A massive renovation in 2012 turned the historic Hotel Jerome into the hippest crash pad in Aspen, yet even after that it was still struggling to keep up with the Joneses. A few blocks away, the Little Nell had created the Residences, which range in size from studios to four-bedroom apartments. Couple that with the popularity of homestay sites such as vrbo.com, which allow travelers of all budgets—including the hyper-rich—to house multiple families beneath one roof, and the 129-year-old icon had to find a way to keep pace.

“Some of our most loyal, repeat guests were telling us that they loved staying here, but that with several kids, a nanny, and the grandparents, they really wanted the convenience of a residence,” says Betty Rivera, marketing manager for the Hotel Jerome.

So in June, the property unveiled two brand-new residential apartments. Both were constructed above the 140-year-old building next door to the Jerome, where the Aspen Times had once operated. The historic first floor was transformed into an event space that opens onto the Jerome’s lawn and patio. And the basement is now a speakeasy-style underground bar called Bad Harriet, named after the wife of Jerome Wheeler (who built the original hotel).

Apparently, it was Harriet’s attitude that was bad, not her behavior. “She was from New York City, and was part of the Macy family that started the department store, and she thought Aspen was boring,” explains Rivera. To placate his culture-craving wife, Wheeler built not only the Hotel Jerome, but also the splendid Wheeler Opera House.

We’re guessing Harriet would have adored the two new luxury apartments, which vary in size from one to three bedrooms based on guests’ needs. Each features a spacious great room comprising a kitchen, dining table, and sitting area with armchairs and a sofa clustered around a gas fireplace (which aren’t offered in the historic portion of the Hotel Jerome because of preservation restrictions).

There’s more seating on the balcony, located off the great room. This perch offers great people-watching along Aspen’s Main Street and beyond that, views of Aspen Mountain’s ski runs.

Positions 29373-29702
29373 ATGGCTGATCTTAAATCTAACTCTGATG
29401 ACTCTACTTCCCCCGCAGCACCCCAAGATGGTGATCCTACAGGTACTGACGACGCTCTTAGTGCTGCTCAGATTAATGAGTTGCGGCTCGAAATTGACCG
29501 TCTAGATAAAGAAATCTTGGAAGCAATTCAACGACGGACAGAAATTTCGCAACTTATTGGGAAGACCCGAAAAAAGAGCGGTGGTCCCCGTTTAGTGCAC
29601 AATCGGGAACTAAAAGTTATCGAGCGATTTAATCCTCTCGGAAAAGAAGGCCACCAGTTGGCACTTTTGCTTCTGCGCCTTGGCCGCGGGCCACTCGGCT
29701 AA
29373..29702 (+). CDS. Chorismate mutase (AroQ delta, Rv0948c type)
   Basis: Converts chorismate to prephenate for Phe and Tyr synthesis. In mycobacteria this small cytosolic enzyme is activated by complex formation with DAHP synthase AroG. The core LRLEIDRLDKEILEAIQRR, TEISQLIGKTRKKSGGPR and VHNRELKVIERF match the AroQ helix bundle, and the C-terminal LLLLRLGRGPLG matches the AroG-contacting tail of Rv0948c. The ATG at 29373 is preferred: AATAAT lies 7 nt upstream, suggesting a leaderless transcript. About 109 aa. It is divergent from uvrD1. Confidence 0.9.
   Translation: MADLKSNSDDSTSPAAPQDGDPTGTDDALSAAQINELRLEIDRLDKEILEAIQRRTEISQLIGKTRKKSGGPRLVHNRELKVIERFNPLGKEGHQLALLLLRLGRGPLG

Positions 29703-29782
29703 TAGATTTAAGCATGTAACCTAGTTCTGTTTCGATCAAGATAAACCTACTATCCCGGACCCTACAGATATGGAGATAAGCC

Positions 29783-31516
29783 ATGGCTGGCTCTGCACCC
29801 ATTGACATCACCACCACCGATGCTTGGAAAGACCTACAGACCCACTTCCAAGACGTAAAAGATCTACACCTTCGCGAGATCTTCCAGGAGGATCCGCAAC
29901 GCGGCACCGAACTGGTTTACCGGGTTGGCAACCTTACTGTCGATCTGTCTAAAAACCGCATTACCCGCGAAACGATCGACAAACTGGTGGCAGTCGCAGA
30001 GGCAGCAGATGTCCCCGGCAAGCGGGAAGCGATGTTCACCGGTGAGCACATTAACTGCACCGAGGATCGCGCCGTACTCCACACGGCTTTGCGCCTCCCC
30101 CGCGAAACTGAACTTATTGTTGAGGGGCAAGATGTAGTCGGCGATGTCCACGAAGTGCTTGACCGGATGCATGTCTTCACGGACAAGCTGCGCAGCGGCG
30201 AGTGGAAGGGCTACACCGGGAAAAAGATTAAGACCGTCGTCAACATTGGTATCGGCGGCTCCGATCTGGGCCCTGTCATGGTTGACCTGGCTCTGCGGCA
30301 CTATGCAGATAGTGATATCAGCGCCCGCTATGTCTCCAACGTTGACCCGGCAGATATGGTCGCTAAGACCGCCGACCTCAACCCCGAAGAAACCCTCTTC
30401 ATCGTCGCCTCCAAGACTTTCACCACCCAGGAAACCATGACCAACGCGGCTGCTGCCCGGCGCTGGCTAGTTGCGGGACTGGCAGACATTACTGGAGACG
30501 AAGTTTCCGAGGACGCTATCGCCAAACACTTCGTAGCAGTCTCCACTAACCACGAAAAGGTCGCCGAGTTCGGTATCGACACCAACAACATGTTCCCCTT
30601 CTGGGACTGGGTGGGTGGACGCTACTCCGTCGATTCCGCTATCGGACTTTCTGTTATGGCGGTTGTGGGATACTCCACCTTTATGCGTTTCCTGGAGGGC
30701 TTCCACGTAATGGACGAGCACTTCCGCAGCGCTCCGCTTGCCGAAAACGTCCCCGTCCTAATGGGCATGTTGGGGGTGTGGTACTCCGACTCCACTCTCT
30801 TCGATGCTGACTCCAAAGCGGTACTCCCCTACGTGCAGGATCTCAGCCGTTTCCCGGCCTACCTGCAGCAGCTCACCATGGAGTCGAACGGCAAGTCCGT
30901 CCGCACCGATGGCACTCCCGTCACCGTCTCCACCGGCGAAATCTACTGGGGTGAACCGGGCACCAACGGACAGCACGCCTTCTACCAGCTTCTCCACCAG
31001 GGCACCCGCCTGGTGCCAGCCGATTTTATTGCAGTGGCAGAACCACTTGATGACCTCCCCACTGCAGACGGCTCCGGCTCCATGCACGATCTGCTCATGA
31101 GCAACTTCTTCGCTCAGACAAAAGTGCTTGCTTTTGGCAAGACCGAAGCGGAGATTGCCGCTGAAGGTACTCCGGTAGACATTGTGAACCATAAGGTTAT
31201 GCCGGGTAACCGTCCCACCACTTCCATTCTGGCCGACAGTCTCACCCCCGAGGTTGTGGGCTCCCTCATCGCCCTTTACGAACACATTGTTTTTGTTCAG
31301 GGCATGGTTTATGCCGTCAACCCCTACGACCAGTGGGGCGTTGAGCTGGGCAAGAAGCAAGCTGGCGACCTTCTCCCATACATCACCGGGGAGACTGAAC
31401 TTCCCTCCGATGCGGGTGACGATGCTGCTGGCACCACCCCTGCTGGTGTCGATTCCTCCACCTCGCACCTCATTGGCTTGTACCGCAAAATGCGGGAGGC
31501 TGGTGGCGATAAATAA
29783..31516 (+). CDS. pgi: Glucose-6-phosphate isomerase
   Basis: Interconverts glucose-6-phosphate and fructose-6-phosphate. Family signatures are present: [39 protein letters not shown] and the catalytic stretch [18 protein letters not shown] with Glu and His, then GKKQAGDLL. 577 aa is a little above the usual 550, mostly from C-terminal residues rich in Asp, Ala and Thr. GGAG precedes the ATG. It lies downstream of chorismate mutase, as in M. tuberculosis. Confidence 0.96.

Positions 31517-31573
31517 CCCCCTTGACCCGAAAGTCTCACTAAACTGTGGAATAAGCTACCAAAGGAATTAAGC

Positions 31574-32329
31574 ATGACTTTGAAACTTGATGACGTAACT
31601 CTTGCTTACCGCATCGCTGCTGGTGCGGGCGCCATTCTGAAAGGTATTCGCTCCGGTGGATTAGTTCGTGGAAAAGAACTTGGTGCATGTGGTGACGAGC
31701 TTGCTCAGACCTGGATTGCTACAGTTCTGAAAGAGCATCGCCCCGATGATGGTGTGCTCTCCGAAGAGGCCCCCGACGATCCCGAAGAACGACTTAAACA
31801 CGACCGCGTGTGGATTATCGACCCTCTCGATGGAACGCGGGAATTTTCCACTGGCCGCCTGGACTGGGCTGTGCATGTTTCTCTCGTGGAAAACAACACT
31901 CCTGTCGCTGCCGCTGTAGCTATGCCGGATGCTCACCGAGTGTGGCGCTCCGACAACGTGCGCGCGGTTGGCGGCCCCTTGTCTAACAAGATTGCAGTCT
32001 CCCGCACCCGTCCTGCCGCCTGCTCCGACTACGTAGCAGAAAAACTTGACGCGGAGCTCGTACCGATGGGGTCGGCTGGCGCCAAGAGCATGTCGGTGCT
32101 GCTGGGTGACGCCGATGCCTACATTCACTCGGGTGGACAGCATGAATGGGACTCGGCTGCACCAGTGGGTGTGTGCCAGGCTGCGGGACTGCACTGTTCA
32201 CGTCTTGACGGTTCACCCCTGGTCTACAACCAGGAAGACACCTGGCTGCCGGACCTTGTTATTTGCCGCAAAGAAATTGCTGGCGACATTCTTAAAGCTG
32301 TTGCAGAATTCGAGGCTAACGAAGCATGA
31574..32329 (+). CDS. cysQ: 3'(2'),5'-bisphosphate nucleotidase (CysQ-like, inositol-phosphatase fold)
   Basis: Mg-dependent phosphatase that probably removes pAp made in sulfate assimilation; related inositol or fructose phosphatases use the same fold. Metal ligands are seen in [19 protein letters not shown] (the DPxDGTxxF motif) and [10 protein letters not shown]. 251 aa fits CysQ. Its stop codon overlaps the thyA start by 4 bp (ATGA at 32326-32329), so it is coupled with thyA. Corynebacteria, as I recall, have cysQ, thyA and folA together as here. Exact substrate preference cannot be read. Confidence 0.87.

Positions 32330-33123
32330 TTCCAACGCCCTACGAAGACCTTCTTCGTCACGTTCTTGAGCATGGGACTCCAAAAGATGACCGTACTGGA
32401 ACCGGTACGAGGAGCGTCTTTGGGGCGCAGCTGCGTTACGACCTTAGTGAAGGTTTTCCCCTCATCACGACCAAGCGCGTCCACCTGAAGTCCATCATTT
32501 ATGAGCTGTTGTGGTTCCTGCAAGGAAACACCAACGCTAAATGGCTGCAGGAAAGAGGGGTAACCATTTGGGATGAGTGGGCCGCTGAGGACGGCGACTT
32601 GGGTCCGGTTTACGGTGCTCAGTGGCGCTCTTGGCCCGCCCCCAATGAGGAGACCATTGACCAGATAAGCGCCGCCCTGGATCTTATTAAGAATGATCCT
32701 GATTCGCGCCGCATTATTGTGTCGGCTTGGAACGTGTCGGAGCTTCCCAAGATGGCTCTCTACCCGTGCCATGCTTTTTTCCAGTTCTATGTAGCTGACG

Bathrooms use the same design elements of the original Hotel Jerome—think mosaic tile, mirrors suspended behind the gray marble countertop, and dual sinks. And the closets are huge: Built-in shelving lines the walk-in space to house boots and totes, while seemingly limitless hanging space lets guests pack for all four seasons.

Moving in long-term isn’t an option, however, because ever since the new residences opened in June, they have rarely sat vacant. Repeat guests get preferred access to bookings, and sought-after dates such as Christmas and July 4 are long gone. But if you have the budget for it—and the foresight to plan vacations far enough in advance–the Hotel Jerome’s residences offer visitors a posh lodging option in a historic setting.

By the Numbers

2,000 (square feet of each residence)
$3,250-$12,500 (nightly rate)
$11 million (cost to renovate the Aspen Times building and build the two residences and Bad Harriet)
6 (chairs at the round dining table in each residence)
4 (minutes to walk from the residences to the J-Bar)
1904 (the year the false-fronted Aspen Times building was erected)
20 (the number of antique typewriters decorating the stairway entrance to Bad Harriet)
80 (average age of the antique flask used to present Bad Harriet’s signature cocktail)